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Effective Email Newsletters


An email newsletter is a great way to stay in touch with existing customers, as well as being a vehicle for generating revenue. At its most simple, it is a block of text, with some pointers to updated information. At its most complex, it is a web site in an envelope, pushed out over the internet to recipients expected to treat it as an extension of the parent site.

Finding the right balance between editorial content, advertising, hard sell, and customer communication has been made even more difficult by the addition of email filters by most large providers. In the end, though, if it offers something of value, it is more likely to be read, than if it contains one long advertising letter.

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What's a Newsletter For?

Determining the purpose of the newsletter is the first step. All newsletters are good communication methods. Sometimes, however, the message might not get through because it is:

  • The wrong message
  • The wrong packaging of the right message
  • Imprecise and ambiguous

If the newsletter is designed to drive sales, then the tone needs to match that purpose. If the newsletter is designed to get visitors back to the site, then they need only to have references to the information, and a reason to come back to the site.

A newsletter that tries to sell, attract, and inform is too imprecise, and the user is left with too many options. Each newsletter needs to have one call to action, and one only. Not a multiple choice of possible actions; left in this situation, the reader is likely to do none of them, and go and get a cup of coffee instead.

Types of Sales

Just because a newsletter is not aimed at generating direct sales, it does not mean that it can not generate revenue. Put another way, there are enough sources of revenue that a newsletter can make money without the reader needing to actually buy anything.

This is not a new concept. Most magazines in the real world generate income for the publisher by virtue of the advertising contained within them. In fact, the end reader has also paid to be advertised to, in purchasing the magazine, so the publisher earns twice! Email newsletters subscribe to the same mechanism.

There are three ways to make money from the newsletter:

  • Affiliate sales (third party product referrals)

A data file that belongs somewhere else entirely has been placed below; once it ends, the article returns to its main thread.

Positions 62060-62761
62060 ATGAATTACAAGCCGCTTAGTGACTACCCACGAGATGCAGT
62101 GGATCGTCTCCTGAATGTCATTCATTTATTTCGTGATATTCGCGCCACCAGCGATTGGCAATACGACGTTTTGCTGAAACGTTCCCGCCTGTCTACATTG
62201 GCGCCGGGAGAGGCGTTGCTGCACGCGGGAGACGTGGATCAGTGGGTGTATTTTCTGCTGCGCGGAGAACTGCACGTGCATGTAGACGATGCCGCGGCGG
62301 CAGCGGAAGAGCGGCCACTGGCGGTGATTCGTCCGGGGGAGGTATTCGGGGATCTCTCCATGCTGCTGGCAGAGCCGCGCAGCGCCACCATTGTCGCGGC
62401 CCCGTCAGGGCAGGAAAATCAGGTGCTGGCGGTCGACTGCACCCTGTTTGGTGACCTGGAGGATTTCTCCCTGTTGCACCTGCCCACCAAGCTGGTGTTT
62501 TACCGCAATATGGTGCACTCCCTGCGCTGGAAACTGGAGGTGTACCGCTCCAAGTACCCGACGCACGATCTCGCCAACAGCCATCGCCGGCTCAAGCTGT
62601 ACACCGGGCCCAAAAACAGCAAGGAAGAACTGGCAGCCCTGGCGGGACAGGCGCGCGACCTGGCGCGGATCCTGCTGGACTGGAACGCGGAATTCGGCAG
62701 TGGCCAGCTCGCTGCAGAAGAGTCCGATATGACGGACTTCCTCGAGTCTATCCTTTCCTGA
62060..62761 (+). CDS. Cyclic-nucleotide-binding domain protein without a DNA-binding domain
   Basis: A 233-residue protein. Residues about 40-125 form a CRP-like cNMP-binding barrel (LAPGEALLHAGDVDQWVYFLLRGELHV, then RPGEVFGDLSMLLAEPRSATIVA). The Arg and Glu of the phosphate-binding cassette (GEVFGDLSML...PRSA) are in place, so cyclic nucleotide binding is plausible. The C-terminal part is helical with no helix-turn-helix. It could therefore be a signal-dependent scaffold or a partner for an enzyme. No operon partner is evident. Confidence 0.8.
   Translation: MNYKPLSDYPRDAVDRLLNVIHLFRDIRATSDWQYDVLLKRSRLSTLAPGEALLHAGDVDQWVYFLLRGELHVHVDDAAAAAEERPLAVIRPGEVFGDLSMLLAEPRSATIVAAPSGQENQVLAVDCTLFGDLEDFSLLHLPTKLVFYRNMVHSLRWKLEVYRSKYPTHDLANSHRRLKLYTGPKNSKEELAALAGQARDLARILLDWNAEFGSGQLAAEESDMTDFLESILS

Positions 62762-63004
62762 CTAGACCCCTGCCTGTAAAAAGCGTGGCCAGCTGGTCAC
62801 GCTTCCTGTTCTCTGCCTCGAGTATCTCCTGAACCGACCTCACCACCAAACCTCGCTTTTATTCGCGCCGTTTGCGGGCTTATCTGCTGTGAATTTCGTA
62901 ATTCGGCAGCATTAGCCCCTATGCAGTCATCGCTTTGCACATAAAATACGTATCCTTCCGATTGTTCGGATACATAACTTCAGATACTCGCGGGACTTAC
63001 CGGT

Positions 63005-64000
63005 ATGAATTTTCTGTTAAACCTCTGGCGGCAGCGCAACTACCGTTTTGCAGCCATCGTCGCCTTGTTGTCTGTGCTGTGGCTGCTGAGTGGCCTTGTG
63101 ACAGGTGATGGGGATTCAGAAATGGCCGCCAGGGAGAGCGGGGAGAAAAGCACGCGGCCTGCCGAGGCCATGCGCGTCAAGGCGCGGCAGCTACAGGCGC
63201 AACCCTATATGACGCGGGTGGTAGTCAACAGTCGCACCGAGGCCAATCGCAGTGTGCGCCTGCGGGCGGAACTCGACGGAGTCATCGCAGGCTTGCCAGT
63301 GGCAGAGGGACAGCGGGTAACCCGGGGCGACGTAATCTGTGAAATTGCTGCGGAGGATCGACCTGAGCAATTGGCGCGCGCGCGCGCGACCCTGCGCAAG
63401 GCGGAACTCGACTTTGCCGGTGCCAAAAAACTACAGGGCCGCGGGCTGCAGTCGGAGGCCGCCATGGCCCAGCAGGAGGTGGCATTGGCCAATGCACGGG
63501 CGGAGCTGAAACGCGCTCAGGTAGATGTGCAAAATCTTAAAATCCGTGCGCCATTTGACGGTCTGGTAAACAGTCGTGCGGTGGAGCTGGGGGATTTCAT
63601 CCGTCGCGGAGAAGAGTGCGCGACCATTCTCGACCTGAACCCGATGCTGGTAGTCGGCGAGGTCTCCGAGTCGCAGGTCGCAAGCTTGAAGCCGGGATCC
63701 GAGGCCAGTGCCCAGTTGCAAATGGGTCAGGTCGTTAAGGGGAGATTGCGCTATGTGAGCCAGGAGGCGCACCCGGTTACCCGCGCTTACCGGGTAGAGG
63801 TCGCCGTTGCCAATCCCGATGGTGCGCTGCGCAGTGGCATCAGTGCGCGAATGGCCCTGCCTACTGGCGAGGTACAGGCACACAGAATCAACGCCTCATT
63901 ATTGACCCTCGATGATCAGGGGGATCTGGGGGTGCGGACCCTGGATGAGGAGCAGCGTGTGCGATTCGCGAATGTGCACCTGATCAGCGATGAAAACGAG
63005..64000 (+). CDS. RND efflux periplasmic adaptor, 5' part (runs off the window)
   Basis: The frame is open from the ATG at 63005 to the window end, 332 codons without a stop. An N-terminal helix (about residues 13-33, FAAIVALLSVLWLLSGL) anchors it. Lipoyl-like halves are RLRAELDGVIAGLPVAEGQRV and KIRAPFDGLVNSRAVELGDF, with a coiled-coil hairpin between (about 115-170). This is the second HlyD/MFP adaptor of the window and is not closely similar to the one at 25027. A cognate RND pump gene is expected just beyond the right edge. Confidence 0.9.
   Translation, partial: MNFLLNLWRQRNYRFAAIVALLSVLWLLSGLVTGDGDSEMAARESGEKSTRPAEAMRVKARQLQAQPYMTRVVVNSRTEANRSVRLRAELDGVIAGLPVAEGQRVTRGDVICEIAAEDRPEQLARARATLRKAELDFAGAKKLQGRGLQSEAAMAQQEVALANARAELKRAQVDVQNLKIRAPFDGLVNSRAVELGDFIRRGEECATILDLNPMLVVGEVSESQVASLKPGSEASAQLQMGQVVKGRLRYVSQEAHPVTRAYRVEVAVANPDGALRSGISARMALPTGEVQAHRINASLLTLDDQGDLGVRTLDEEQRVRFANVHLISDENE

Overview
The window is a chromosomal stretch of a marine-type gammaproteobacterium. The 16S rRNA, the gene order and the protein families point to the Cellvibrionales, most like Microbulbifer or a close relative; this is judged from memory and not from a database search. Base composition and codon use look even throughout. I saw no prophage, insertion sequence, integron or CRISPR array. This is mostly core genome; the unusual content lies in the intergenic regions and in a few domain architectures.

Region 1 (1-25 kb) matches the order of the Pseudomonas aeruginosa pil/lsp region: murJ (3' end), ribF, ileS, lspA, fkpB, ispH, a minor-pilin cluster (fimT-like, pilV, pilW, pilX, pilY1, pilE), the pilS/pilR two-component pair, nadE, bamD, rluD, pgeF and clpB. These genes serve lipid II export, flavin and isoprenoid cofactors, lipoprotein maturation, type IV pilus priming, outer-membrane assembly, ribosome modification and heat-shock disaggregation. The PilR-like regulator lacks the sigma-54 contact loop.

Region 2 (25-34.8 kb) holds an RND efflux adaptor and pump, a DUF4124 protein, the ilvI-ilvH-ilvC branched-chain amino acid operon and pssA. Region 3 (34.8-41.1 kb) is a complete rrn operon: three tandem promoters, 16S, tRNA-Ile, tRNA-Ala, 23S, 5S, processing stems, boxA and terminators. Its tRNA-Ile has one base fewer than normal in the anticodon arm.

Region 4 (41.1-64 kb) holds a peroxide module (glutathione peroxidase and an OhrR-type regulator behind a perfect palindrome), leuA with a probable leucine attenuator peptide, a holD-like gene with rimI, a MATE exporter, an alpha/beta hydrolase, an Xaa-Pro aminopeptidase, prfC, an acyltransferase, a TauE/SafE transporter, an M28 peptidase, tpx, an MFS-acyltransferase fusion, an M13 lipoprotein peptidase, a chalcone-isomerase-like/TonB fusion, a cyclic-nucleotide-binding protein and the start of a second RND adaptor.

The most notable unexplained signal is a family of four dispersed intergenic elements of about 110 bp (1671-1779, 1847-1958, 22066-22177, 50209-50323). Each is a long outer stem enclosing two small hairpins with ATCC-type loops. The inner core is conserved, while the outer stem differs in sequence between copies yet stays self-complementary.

• Direct sales (products sold through the newsletter)
  • Advertising revenue

So, if the main purpose of the newsletter is to inform, then the possibility to make money through advertising sales should not be ignored. Similarly, if the newsletter is a revenue generating concern, the user needs to be presented with a single call to action – to buy directly, or through an affiliate – but they can still be advertised to, as well.

Types of Content

The fact that there are many kinds of newsletter, coupled with different ways to generate revenue, means that we can identify several kinds of content:

  • Editorial
  • Product / site update
  • Back-end sales referral
  • Direct selling

At first glance, one might assume that back-end sales referral and direct selling are the same thing. However, there is a slight difference in the content approach. In the back-end referral, we are using our position of trust to recommend a third party product, whilst in the direct sale, we are leveraging our experience to sell a product to the customer directly.

The first just has to get them interested, the second has to get them to buy.

Editorial content is purely informational. It may be designed to trigger a response, in which the call to action is supplied by a product referral, or direct sales message, but the content is there for interest only.

Finally, product or site updates exist to drive the customer back to the web site. This may be a result of a request to be kept informed (like the update service), or it may be an assumption on the part of the site owner. Either way, the call to action is to visit the site, and only this single possibility should remain in their mind.


To pull off an affective email newsletter, the goals need to be clear. Is it designed to inform and sell products through the realisation that a product exists to solve a problem that the customer was not previously aware of, or is it a vehicle to highlight product updates to draw the customer back to the site?

The answer will largely depend on the type of customer and product. If the client base is not used to hard selling, then creating a one-shot email advertisement will probably feel more like a violation of their privacy than an attempt to connect with them.

Similarly, sending a soft informational newsletter to clients in the direct selling industry will probably not result in many sales. They're just not used to being informed, they need to be sold to, because that is what they spend most of their entrepreneurial time doing.

Other factors, such as circulation figures, will also need to be included in the newsletter design process. Large circulation newsletters, with high information content, and good editorial will be a prime target for high quality (high paying) advertisers. Lower editorial, small circulation newsletters would be better to concentrate on affiliate sales and back-end sales to generate revenue.

Further reading on email marketing

Effective Email Marketing Tips